Data on why retail icon Sears fell


Sears, which long ago pioneered an early form of ecommerce through its catalog business, didn’t foresee a shifting landscape that started 25 years ago in Jeff Bezos’ garage in Seattle.

While the U.S. retail giant could have carved out a strong presence in ecommerce, it failed to act back in 2005 when Amazon became the leading internet retailer. Instead, it launched its own big-box retail chains to try to turn tide on market share loss from Walmart, Target and others.

Eleven years later in 2016, former CEO Eddie Lambert who stepped down after Sears filed for bankruptcy last month, warned of disruption to retailers like “Walmart, Nordstrom, Macy’s, Staples, Whole Foods and many others have felt the impact of disruptive changes from online competition and new business models.” Like many other retailers struggling to survive like Toys “R” Us, JCPenney and Macy’s, Sears is closing 142 unprofitable stores by the end of this year.

Insights on traffic and conversions

To better understand Sears’ under-performance in the rising ecommerce economy, we analyzed data from Jumpshot’s panel of 100 million devices that tracks more than five billion consumer actions per day. The data ranges from January 2017 to September 2018.

One key finding is that Sears has barely grown online transaction volume for nearly two years. Through September, it posted almost exactly the same number of purchases, growing just 0.03% year over year. Traffic to the site has been declining. It’s down 16% for the year.

While that means Sears is converting at a slightly higher rate with less traffic, the bad news is almost half of search engine traffic now comes from paid search ads. That’s up from just over 20% from the same time last year. Nearly half of its traffic comes from Google promotions.

Sears’ private-label strategy didn’t stand the test of time 

The value for Sears’ historically strong brands like Craftsman, DieHard, and Kenmore has lost its luster. The retailer manufactured or sourced high-quality products to earn lasting trust that spanned generations and used them to generate loyalty. But, Sears failed to realize it could not rely on brand affinity forever, especially since brand loyalty is prevalent mostly among older generations who are the majority of Sears’ customer base. Instead, it’s limped along using the goodwill it’s generated to maintain sales or sell off its brands as assets.

In comparison, Amazon’s winning private-label strategy has focused on acquiring retail dominance and then moving in on established brands with its own often cheaper and lower-quality products to squeeze out the competition.

Jumpshot data shows that Sears’ strongest categories online are tools, appliance and shoes. Combined, they account for about half the transactions on

The tools category is a bright spot for Sears. It grew 50% year-over-year growth last year and is the fourth ranking domain in category behind Amazon, Walmart and Home Depot.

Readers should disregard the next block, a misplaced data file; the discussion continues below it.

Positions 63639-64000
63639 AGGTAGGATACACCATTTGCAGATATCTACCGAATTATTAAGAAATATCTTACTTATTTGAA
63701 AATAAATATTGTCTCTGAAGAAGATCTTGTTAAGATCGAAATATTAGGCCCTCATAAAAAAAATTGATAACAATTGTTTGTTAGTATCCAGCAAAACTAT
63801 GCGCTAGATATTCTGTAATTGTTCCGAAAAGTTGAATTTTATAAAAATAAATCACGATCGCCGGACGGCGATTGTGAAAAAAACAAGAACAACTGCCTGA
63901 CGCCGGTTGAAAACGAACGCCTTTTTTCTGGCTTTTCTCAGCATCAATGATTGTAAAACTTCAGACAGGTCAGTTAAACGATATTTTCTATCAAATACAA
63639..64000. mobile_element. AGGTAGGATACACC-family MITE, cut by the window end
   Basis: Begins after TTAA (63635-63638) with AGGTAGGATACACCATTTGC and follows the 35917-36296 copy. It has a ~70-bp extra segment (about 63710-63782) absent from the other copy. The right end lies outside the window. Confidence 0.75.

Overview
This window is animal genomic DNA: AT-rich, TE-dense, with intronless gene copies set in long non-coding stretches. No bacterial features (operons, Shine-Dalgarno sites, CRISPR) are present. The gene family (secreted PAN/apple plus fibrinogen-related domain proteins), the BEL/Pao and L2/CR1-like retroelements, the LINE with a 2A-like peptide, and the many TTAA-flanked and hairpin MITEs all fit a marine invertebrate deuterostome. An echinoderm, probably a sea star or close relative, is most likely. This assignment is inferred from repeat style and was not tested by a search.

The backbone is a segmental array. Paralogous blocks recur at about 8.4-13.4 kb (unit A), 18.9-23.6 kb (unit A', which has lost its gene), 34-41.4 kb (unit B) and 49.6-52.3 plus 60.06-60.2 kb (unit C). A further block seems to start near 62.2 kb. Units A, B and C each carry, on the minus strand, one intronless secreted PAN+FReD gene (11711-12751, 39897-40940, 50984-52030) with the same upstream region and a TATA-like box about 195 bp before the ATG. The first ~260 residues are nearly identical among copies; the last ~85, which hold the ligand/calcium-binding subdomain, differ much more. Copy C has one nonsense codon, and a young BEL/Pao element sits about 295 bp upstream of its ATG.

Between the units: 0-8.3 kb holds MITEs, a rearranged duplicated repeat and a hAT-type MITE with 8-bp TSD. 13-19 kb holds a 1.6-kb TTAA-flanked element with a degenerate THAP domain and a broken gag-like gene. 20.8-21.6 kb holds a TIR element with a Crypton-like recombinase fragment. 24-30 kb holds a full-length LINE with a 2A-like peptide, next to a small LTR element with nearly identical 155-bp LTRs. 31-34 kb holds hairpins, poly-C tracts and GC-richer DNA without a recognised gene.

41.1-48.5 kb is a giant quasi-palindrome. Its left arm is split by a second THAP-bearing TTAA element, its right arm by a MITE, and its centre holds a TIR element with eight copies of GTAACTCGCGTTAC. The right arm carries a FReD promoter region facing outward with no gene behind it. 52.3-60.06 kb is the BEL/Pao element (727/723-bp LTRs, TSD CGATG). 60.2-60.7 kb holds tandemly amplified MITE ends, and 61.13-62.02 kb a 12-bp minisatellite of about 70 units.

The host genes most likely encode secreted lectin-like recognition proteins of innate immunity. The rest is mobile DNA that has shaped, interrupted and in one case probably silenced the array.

But, 84% of tools purchases on are driven by one brand, Craftsman, which represents about one-fifth of all online sales for Sears.

Though they’ve sold the brand to Stanley Black & Decker, Sears has wisely retained licensing rights for its most valuable brand for another 14 years.

Unfortunately, Sears performance for online sales in its two other top categories, appliance and shoes, is underwhelming compared to competitors.

Its Kenmore brand drives 62% of all appliance sales on, but appliance sales have been flat so far this year, down 0.1% year-over-year through the end of Q3. It ranks ninth in market  share with only a 1.6% sliver of the pie by domain. Amazon outpaces the pack with a 69% market share in the category. Others ahead of Sears in online appliance sales include Walmart, Home Depot, Lowes, Kohls, Best Buy and Bed Bath & Beyond.

Sears’ performance in the shoes category is far worse, and most of the traffic it is generating is tied to legacy brand DieHard boots.

Four of the top six keywords leading to interactions with the brand include the DieHard name, and it’s paying for consumers’ attention with nearly half of its traffic from those keywords being driven by paid ads. Overall, is ranked 17th among a crowd of competitors for market share by domain.

Lack of ecommerce vision may sadly end in Sears’ liquidation

In a plea to employees last month during a town hall meeting as Sears gears up for a do-or-die holiday season, Chairman Eddie Lampert said “we need to show material progress over the next few months” to avoid liquidation. In a past warning, he stated that Google and Amazon are forcing traditional brick-and-mortar businesses “to evolve or face dissatisfied users and shareholders, leading to major corporate actions.”

Even if Sears didn’t surpass Amazon as the king of ecommerce, if it had acted earlier to adapt to a changing landscape, it could have been a fierce contender. If only Sears had seen the future of online commerce around the time of its Kmart merger in 2004, it could have successfully reinvented itself as a leader in a new internet retail economy. Instead it chose to imitate other big-box retailers instead of using its considerable resources to take on Amazon.

As Kurt Vonnegut wrote: “Of all the words of mice and men, the saddest are: ‘It might have been.’” Only time will tell with Sears’ final fate, but the future is not looking bright. If you follow the search engine data insights, they clearly show the strong likelihood of Sears’ downfall in light of the rise of ecommerce.

Deren Baker is the CEO of Jumpshot.


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